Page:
This will help the Current wave to travel through the antenna in the correct phase with the voltage wave ensuring minimum reflections.

In the attached diagram, current is at a maximum where the feed line meets the antenna and minimum at the tip.
The voltage is minimum where the feed line meets the antenna and maximum at the tip.

This will occur where the antenna element is the correct length for the resonant frequency, the impedance of the antenna will be at a minimum and this will allow maximum power transfer into and radiated from the antenna.

http://www.google.com.au/url?q=http:...ed=0CBwQygQwAA

cheers
Geoff
Last edited by garris2; Apr 15, 2011 at 12:11 PM.
Apr 15, 2011, 06:29 PM
TBS Crossfire or DragonLink?
Hello Alex,

we know you can get out to 2-3miles on your BlueBeam antenna's on 1.3ghz VidTx and VidRx.....


can you use your 5.8ghz and put CloverLeaf on VidTx and Skewer Planar Wheel on your VidRx ?

I want to see how far you can get without the dreaded Rf noise with using 5.8ghz VidTx/VidRx.....and after that, you got us sold
Apr 15, 2011, 08:39 PM
Engineer for Christ
IBCrazy's Avatar
Thread OP
Quote:
Originally Posted by LexusFPV
Hello Alex,

we know you can get out to 2-3miles on your BlueBeam antenna's on 1.3ghz VidTx and VidRx.....


can you use your 5.8ghz and put CloverLeaf on VidTx and Skewer Planar Wheel on your VidRx ?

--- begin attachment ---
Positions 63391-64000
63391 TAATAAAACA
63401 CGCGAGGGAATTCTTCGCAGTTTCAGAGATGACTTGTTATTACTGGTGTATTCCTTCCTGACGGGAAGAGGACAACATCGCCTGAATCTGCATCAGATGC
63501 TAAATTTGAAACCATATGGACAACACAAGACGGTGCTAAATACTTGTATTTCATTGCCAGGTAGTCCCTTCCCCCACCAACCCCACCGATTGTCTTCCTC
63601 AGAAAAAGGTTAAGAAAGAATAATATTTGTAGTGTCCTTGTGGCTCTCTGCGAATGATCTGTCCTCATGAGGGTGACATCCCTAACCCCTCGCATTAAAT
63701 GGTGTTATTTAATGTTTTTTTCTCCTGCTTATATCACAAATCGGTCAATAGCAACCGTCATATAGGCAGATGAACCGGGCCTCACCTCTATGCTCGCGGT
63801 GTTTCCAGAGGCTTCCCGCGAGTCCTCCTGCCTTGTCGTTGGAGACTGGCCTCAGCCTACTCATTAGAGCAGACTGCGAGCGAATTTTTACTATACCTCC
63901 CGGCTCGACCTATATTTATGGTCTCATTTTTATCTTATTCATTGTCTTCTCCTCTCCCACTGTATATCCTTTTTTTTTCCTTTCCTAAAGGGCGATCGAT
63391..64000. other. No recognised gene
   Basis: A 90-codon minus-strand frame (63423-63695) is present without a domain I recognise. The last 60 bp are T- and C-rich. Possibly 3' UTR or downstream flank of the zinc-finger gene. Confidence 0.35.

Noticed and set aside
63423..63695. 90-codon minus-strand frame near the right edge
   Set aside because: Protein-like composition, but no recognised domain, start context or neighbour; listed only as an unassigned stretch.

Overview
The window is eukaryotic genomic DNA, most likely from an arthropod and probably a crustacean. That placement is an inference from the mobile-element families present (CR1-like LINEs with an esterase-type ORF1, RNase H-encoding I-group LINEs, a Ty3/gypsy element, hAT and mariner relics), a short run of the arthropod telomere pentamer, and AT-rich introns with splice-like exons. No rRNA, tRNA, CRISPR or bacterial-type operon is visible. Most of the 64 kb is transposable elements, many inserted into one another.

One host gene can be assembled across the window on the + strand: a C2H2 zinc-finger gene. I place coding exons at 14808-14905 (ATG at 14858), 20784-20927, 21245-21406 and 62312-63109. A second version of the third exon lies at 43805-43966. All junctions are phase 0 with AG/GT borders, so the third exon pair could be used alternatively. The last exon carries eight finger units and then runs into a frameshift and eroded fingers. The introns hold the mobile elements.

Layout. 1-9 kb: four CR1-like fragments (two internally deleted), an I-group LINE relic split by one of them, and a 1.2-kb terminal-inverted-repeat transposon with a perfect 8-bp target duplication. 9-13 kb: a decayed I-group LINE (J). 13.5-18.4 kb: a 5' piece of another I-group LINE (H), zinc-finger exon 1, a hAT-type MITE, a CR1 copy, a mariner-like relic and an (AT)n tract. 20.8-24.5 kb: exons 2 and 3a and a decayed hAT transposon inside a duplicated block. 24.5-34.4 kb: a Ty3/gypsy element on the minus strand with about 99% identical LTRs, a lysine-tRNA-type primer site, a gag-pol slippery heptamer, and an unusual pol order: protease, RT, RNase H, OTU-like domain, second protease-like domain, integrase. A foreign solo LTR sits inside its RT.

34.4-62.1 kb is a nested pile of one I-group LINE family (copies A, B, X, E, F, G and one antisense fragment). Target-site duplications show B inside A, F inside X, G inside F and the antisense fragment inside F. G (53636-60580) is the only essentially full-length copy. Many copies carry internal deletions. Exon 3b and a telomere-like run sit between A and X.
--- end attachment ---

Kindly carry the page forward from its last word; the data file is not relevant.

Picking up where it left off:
I want to see how far you can get without the dreaded Rf noise with using 5.8ghz VidTx/VidRx.....and after that, you got us sold
I don't have 5.8GHz... yet. Markus just sent me his custom VTX, though. We'll see how far I can go. Probably beyond my 72MHz RC range
Apr 15, 2011, 08:41 PM
Engineer for Christ
IBCrazy's Avatar
Thread OP
Quote:
Originally Posted by garris2
This meter will cover most of what many people are using, 900MHz upto 2.5GHz.

http://www.aesham.com/display_pages/cn801.shtml

IBCrazy uses one himself I believe.

Response to Bandwidth could be questionable cause thats pretty wide but it will be good enough to give you comparative tests. I wouldn't rely too heavily on the absolute readings but it should be fairly close.

And reasonably priced,
There are more expensive units such as BIRD brand but they don't have as much bandwidth and you would need to buy additional Plug in Elements to change the frequency band to be measured but they are much more accurate. Professional grade.
http://www.bird-technologies.com/

A dummy load is useful when testing transmitters as well.
I own a Daiwa SII. Great meter, but stinks at reading SWR accurately. Just try to keep the reflected meter pinned at 0.